How do you approach performance management in your organization? Do you tie it to compensation for example?

All companies I’ve worked for have always tied compensation to performance. This is a fair way to reward good performers and to not reward those that are not performing accordingly. 

There are several ways to do this, ratings assigned to levels of performance being the most common method. Either using numbers or descriptions, the employee receives a certain percentage increase based on their overall performance rating. 

Which tools do you use for your performance management?

There are many tools out there in the market, and usually they are part of a more comprehensive HR solution. For smaller organizations, I recommend a simple word template and scoring system, although nowadays everything can be converted into an electronic and systematic process.

As long as it is objective and properly utilized by all managers.

How do you measure and improve your performance management process?

Results! If management is being fair, consistent, and has the employee’s well-being in mind, you can bet the company has, among other elements, a strong performance management process and philosophy.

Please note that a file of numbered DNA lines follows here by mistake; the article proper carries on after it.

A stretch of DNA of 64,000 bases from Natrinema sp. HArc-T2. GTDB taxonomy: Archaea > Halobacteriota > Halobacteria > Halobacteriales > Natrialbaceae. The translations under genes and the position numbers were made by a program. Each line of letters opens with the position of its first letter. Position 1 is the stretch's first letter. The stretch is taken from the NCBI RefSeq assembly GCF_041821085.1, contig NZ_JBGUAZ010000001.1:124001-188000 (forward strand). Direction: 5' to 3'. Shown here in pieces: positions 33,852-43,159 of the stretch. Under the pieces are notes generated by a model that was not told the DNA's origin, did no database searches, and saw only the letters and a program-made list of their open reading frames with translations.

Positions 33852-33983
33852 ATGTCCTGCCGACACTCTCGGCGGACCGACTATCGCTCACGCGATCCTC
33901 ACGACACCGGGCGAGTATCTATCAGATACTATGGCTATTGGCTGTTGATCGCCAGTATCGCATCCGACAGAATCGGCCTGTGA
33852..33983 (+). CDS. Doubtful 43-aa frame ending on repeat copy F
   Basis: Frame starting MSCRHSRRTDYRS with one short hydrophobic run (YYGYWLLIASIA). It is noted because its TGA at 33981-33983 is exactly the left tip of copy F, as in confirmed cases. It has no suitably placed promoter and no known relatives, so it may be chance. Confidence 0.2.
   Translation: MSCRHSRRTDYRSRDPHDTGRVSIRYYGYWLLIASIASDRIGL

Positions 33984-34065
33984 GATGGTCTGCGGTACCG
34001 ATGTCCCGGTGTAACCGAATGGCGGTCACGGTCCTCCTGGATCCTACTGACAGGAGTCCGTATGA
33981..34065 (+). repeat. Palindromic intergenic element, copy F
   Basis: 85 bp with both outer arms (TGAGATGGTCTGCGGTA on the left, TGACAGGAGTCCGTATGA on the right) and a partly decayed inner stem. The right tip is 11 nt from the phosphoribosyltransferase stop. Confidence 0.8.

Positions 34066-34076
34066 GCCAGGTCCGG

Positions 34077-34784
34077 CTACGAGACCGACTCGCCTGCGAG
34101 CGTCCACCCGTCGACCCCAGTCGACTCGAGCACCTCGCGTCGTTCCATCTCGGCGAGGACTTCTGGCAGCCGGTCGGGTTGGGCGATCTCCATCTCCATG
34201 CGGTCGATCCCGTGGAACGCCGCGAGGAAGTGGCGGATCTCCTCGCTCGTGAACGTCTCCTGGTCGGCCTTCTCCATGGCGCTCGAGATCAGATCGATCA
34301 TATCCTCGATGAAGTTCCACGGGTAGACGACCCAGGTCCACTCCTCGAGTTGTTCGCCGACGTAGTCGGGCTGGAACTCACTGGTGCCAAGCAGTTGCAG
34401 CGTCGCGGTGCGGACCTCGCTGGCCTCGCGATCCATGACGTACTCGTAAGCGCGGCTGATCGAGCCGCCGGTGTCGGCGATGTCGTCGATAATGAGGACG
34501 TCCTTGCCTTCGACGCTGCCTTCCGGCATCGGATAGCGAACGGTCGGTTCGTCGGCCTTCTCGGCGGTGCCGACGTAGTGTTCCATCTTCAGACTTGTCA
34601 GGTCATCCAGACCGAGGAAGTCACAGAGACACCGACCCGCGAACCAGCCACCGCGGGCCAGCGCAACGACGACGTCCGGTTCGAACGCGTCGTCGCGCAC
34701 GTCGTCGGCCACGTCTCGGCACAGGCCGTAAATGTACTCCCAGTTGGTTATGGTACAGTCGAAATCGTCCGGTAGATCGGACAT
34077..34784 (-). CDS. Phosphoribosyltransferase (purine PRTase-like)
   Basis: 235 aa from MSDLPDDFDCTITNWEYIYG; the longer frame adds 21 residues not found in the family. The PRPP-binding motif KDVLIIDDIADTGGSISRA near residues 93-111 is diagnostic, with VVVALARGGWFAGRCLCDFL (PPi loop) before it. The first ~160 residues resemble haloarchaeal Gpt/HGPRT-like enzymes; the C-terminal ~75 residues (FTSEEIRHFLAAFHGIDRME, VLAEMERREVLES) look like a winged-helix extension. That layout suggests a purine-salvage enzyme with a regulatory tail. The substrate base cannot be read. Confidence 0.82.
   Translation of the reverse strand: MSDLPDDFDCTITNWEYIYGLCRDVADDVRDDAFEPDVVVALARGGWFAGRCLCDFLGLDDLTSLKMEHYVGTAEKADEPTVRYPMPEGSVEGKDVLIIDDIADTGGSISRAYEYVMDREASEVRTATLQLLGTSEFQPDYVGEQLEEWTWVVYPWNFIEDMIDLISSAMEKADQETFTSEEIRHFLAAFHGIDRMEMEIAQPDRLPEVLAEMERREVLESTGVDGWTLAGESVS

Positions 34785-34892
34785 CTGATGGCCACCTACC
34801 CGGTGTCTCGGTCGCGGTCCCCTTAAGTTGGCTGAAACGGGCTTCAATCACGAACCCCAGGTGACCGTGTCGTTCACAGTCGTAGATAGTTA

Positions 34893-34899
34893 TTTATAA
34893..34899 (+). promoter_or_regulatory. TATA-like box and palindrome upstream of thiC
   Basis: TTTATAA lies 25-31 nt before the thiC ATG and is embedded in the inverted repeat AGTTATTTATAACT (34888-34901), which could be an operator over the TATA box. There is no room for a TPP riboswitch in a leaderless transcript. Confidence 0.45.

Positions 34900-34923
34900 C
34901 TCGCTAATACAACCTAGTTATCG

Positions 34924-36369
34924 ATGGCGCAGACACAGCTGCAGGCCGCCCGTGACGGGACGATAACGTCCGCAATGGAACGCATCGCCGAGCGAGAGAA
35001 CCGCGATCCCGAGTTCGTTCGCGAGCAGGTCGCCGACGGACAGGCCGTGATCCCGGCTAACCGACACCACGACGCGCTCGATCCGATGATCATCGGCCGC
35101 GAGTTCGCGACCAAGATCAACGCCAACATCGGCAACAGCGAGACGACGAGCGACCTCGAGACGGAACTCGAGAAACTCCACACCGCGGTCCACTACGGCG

This could translate into engagement scores, turnover rates, cultural cohesiveness, productivity and, ultimately, profitability.

Is there a person in the world whom you would love to have a private lunch with, and why?

It would be a dream come true if I could meet Tony Robbins, Dr Joe Dispenza or Vishen Lakhiani. In no particular order!

Thank you, Elena! How can our readers further follow your work?

I am always active in LinkedIn and Instagram

By Finn Bartram

Finn is an editor at People Managing People. He's passionate about growing organizations where people are empowered to continuously improve and genuinely enjoy coming to work. If not at his desk, you can find him playing sports or enjoying the great outdoors.